Understanding the difference between child custody and visitation is crucial in family law. When it comes to the well-being of a child, it is essential to be aware of these terms to make the right decisions for their future. Custody and visitation are often used interchangeably, but they have different legal meanings. In this article, we will delve into the nuances of these terms and help you understand the differences between them.
Custody refers to the legal right of a parent to make important decisions for their child. This includes decisions related to education, healthcare, and religious practices. Custody can be either physical or legal.
Physical custody refers to the living arrangements of the child. It determines which parent the child lives with on a day-to-day basis. In some cases, parents may share physical custody, which means the child spends time living with both parents. However, if one parent has sole physical custody, the child lives with them full-time.
Legal custody refers to the decision-making rights of the parent. It determines who has the right to make important decisions about the child’s upbringing. If both parents share legal custody, they must make decisions together about the child’s education, healthcare, and other important matters. However, if one parent has sole legal custody, they have the final say on all important decisions related to the child.
Visitation, also known as parenting time, refers to the time a non-custodial parent spends with their child. Visitation can be granted to the non-custodial parent regardless of whether they have legal or physical custody. The purpose of visitation is to maintain the relationship between the child and the non-custodial parent.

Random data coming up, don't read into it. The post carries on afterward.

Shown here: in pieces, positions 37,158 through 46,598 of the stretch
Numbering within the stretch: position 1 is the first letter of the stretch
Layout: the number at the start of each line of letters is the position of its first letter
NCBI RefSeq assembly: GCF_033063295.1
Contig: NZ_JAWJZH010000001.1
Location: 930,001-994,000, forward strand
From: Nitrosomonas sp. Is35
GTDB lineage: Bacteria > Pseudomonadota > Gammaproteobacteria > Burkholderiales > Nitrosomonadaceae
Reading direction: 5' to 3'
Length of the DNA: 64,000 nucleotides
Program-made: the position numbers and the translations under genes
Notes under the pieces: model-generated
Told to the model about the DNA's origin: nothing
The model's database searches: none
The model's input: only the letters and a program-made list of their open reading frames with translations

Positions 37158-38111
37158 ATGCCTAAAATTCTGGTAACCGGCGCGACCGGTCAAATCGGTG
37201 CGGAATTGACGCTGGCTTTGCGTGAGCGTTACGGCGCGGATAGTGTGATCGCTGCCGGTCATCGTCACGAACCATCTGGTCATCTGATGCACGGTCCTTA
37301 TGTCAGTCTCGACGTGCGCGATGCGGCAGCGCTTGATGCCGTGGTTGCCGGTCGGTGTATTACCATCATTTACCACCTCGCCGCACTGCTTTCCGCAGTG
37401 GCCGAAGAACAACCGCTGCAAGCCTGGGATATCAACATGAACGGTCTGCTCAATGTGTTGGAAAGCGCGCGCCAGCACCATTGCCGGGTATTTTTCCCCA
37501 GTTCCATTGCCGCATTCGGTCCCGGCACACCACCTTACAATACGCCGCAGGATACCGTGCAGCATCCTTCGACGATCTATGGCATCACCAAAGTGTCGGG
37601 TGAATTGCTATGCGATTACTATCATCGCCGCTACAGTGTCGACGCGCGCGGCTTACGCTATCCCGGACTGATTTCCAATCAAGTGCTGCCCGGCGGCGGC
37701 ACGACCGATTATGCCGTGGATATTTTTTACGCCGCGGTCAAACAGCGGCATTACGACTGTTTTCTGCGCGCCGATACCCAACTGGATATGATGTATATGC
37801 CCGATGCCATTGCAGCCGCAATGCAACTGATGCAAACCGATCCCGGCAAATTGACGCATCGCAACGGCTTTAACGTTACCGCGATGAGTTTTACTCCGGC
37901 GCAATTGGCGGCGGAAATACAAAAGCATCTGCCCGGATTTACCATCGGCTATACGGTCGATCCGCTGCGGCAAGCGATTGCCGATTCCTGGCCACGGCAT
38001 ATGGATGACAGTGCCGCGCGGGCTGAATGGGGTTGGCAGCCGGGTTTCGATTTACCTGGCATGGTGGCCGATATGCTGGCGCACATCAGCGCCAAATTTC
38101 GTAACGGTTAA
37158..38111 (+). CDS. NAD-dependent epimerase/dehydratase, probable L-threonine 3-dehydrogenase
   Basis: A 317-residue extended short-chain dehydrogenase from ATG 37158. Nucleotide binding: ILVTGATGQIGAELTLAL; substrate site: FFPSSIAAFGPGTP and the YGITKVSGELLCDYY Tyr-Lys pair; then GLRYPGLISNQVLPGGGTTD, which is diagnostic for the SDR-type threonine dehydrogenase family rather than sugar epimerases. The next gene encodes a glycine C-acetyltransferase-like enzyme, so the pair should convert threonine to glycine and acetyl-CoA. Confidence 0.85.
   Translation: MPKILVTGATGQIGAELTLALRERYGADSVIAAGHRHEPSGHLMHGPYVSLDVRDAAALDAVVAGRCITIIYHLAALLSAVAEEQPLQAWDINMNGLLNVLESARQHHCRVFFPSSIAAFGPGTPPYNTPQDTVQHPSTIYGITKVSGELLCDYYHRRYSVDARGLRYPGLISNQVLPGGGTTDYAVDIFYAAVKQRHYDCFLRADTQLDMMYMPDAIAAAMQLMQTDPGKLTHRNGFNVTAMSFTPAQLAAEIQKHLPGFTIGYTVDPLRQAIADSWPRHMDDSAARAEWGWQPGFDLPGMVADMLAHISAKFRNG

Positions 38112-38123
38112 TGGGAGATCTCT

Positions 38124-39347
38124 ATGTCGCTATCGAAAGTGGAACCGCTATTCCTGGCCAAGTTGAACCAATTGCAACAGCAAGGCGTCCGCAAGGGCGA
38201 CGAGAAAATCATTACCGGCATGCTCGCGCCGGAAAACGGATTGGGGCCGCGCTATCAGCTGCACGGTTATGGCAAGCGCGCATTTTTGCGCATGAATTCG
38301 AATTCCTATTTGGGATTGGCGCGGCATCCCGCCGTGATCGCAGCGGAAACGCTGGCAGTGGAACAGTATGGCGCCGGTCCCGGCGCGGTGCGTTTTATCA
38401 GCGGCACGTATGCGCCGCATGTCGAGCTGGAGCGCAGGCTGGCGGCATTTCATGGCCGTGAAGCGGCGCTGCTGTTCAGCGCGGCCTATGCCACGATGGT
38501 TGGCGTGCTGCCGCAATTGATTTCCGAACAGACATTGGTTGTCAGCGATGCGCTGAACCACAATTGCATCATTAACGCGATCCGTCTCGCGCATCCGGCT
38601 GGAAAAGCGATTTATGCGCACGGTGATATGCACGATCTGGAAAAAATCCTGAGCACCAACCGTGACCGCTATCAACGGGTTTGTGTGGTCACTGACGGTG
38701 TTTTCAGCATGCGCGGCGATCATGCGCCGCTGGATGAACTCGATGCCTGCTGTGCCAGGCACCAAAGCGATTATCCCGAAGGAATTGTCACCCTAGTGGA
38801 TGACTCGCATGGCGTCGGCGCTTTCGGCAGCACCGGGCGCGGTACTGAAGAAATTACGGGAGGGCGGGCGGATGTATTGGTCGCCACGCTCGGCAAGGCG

Visitation can be supervised or unsupervised. Supervised visitation is court-ordered and requires a third-party to be present during the visit. This is usually required when the court believes the child may be in danger or the non-custodial parent may not be capable of caring for the child alone. Unsupervised visitation, on the other hand, does not require a third-party to be present during the visit.
Custody and visitation are different legal concepts, but they are related. Custody determines who has the legal right to make decisions for the child, while visitation determines how much time the non-custodial parent spends with the child.
If one parent has sole custody, the non-custodial parent may still be granted visitation rights. This means that they will have the right to spend time with the child, but they will not have the legal right to make decisions for them.
On the other hand, if both parents share legal custody, they must make decisions together about the child’s upbringing. In this case, the non-custodial parent may still have visitation rights, but they will not have the final say on important decisions related to the child.
In conclusion, understanding the difference between custody and visitation is essential in family law. Custody determines who has the legal right to make decisions for the child, while visitation determines how much time the non-custodial parent spends with the child. It is important to note that both custody and visitation can be modified by the court if there is a change in circumstances.
As a family law firm, we understand the importance of providing quality legal representation to families dealing with custody and visitation issues. If you are in need of legal assistance, please contact our office to schedule a free initial consultation with one of our experienced attorney.